A soldier failed to answer roll call when we convened, but we have the blessed promise of the Savior that we may some day convene around the great throne of God where parting will be no more, and God shall wipe all tears from our eyes.

He leaves one brother, one sister, four sons, eleven grandchildren, twelve great grandchildren, and a host of friends to mourn their loss.

His labor is done, and he deserves a rest.

Funeral services were conducted by Elder Sockwell of the Seventh Day Baptist church, assisted by the write, and he was laid in the cemetery near Robins September 25th, to await the call when Jesus comes to reward His servants. ~Burt F. Marrs.

Cedar Rapids newspaper, unknown date

Mrs. C. A. Shanklin and her daughter, Mrs. A. J. Johnson, returned Wednesday from Peru, Iowa, where they attended the wedding of Miss Carrie Gregg and Donald Noble of Rhodes.  Mrs. Noble has many friends in Cedar Rapids.  She attended Coe college for one year, later going to Grinnell college, where she was graduated in June.  Mrs. Noble is a niece of Mrs. Shanklin.

Local newspaper, June 1928

Wm. Smith Was a Resident of Springville For Many Years

William Smith was born at Fort Wayne, Indiana, on September 13, 1843. On September 10, 1861, he enlisted in the 44th Indiana Volunteers and saw much active service until the end of his enlistment, November, 1864.

Shortly after his return to Indiana, he was married to Prudence, Lightfoot. Nine children were born to them, of whom four survive. After the death of his first wife, he was married to Emma St. John, who survives him as does his only child by this marriage.

His was a long and active life and when age and disease rendered him helpless, he was ready for the end. Death came as a relief on June 4, 1928, and was met as calmly and cheerfully as one welcomes the evening after a day of labor.

The funeral service was held in the Methodist Episcopal Church at 3:00 P. M. Wednesday, in charge of Rev. C. W. Batten. Interment was in the Springville cemetery.

Marion newspaper, June 22, 1929
(Includes a group photograph-see the identification of those in the picture below)

Top row, left to right: Fred Hann, Cedar Rapids; Kate Travis Penn, Mount Vernon; Ella Wiley Tallman, Cedar Rapids; Ellen Gongwer Stewart, Cedar Rapids; Essie Johnson, Cedar Rapids; Effie Coenan Reimers, Cedar Rapids.
Second row: Dr. A. E. Crew, Marion; Flora Goodhue Fishel, Mount Vernon; Carrie Davis Reichert, Marion; Minnie Burns Wright, Des Moines; Roy Todd, Marion; Frank Straley, Marion.
Third row: Bertha Ives Crew, Marion; Ruby Mills Drake, Palo; Myrtle Rundall Coquillette, Cedar Rapids; Charlotte Reichard Holloway, Ames; Ethel Crew Booth, Marion; Alice Borton Roller, Green Forks, Ind.

The "forty-fours of '94" celebrated their fourth reunion here May 25. This class of 1894 of Marion high school was at that time the largest ever to be graduated from the school. The course then was of three years, and Supt. Dofflemeyer was in charge. The alumni organization was formed fifteen years ago, and plans were made to hold a reunion every five years.

Eighteen members of the class attended this year's reunion, held at the home of Miss Sophie Coenan, sister of Mrs. Effie Coenan Reimers, president of the class.

A seven o'clock dinner was served to twenty-five by the first division of the Presbyterian Ladies Aid society. Mrs. Reimers presided, giving the address of welcome, and calling the roll, to which members responded with letters from absent members as follows: Mary White Adams, Long Beach, Calif.; Blanche Kerr, Pasadena; Amanda Baughman Goudy, St. Petersburg, Fla.; Will Lathrop, Norton, Kan.; Warren Yates, Monrovia, Calif.; Mary Reichard Louellen, Lincoln, Neb.; Alice Willard of Dakota, and Mary Buzza, Minneapolis.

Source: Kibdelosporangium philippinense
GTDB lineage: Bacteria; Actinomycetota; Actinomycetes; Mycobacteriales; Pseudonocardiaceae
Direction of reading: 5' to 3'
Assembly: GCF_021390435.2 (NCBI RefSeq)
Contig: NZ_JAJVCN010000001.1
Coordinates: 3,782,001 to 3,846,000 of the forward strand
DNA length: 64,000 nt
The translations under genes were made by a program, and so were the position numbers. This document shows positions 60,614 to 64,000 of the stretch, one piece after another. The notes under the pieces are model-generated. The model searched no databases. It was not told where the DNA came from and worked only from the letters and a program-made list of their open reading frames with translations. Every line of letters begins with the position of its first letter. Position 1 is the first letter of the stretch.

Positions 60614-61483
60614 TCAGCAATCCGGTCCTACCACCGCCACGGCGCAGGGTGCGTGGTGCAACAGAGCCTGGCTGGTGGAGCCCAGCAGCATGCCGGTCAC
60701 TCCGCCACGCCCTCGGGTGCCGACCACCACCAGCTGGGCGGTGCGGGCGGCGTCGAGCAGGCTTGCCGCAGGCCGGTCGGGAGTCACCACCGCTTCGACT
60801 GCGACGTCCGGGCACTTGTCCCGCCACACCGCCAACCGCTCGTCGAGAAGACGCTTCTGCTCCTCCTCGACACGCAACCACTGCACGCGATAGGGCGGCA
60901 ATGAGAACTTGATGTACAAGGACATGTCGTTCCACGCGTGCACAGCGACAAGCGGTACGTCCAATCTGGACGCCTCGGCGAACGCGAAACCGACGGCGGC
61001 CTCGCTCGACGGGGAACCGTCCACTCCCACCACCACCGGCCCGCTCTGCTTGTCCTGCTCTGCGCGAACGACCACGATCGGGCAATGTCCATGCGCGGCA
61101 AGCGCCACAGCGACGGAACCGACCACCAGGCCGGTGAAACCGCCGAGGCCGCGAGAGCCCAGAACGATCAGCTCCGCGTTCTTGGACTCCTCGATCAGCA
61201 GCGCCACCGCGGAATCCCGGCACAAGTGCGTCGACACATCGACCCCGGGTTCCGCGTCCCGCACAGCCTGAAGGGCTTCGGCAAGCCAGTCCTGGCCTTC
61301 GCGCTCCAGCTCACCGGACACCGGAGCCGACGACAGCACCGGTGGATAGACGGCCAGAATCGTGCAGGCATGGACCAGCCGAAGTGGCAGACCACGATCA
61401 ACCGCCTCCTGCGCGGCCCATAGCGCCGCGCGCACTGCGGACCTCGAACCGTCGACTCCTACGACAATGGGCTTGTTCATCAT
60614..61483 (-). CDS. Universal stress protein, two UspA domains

Following the report of the nominating committee, Mrs. A. E. Crew was elected president of the class, Ella Wiley Talman, vice-president, and Roy Todd, secretary and treasurer.

Several issues of the "Class Critic," the high school publication of 1894 and the commencement program were shown. Mrs. Flora Fishel read the class prophecy, written by Will Bell. It was noted that only one of the prophecies -- the marriage of "Art" Crew and Bertha Ives, had been fulfilled. Eight members of the class are dead so that one-half the number living attended the reunion.

Members present were Minnie Burns Wingert, Des Moines; Flora Goodhue Fishel, Kate Travis Penn, Mount Vernon; Ruby Mills Drake, Palo; Esther Johnson, Fred Hann, Myrtle Rundall Coquillette, Ella Wiley Tallman, Effie Coenan Reimers, Cedar Rapids; Lottie Reichard Holloway, Ames; Alice Borton Roller, Green Forks, Ind.; Frank Straley, Roy Todd, Ethel Crew Booth, Carrie Davis Reichert, Bertha Ives Crew, Dr. Arthur Crew, all of Marion. Other guests were Mrs. Fred Hann, Mrs. Frank Straley, Mr. Wingert, Mr. Fishel, Mr. Penn, Mr. Stewart and Mr. Drake.

Local newspaper, November 1929

Marvin C. Kleineck was born August 30, 1891, at Mt. Vernon, Iowa, being the oldest son of W. L. and Carrie E. Kleineck, both of whom preceded him in death. He died at his home November 13, 1929, at 3 p.m.

He grew to young manhood in and around Mt. Vernon.  On January 2, 1917, he was married to Miss Ola Shanklin, of Springville, who, with his two children, Robert James and Betty Lurena, survive him. He also leaves to mourn his passing one sister, Mrs. Amy Goodlove; one brother, Kenneth O. Kleineck, and two nephews and one niece, all of Mt. Vernon, besides a host of other relatives and friends.

Marvin was a good neighbor and friend, an industrious worker, a devoted husband, and a loving and patient father to his two children.

“The path of sorrow, and that path alone,
Leads to the Lord, where sorrow is unknown.”

We take this manner in expressing our sincere thanks and gratitude to the kind friends, neighbors, relatives, city council and city firemen who were so kind and thoughtful in the hour of our sorrow and bereavement in the loss of our dear husband, brother, and uncle.  Also to Miss Johnston who sang, and others for the most beautiful floral offerings.
Mrs. Ola Kleineck.
Robert Kleineck.
Betty Kleineck.
Mrs. Amy Goodlove and family.


Cedar Rapids Gazette, November 1929

Special to The Gazette-Republican.

SPRINGVILLE, Nov. 14.—Marvin Kleineck, 38, hanged himself from a rafter in his barn shortly after 3 p.m. yesterday.

Kleineck lived on the Wilbur Perkins farm one mile north and a half mile west of Springville. According to Mrs. Kleineck he had been despondent for some time and had talked of suicide. He had worried about paying his rent and about his corn and pig crops.

Yesterday after friends who came to dinner had left, Kleineck went to the barn, climbed on a beam, tied a rope around his neck and stepped off.

He is survived by his widow and two children.  Dr. R. A. Vorpahl, Linn county coroner, investigated the death last night.

Kenneth Kleinneck of near Mount Vernon is a brother, and Mrs. Amy Goodlove of Mount Vernon is a sister of the dead man.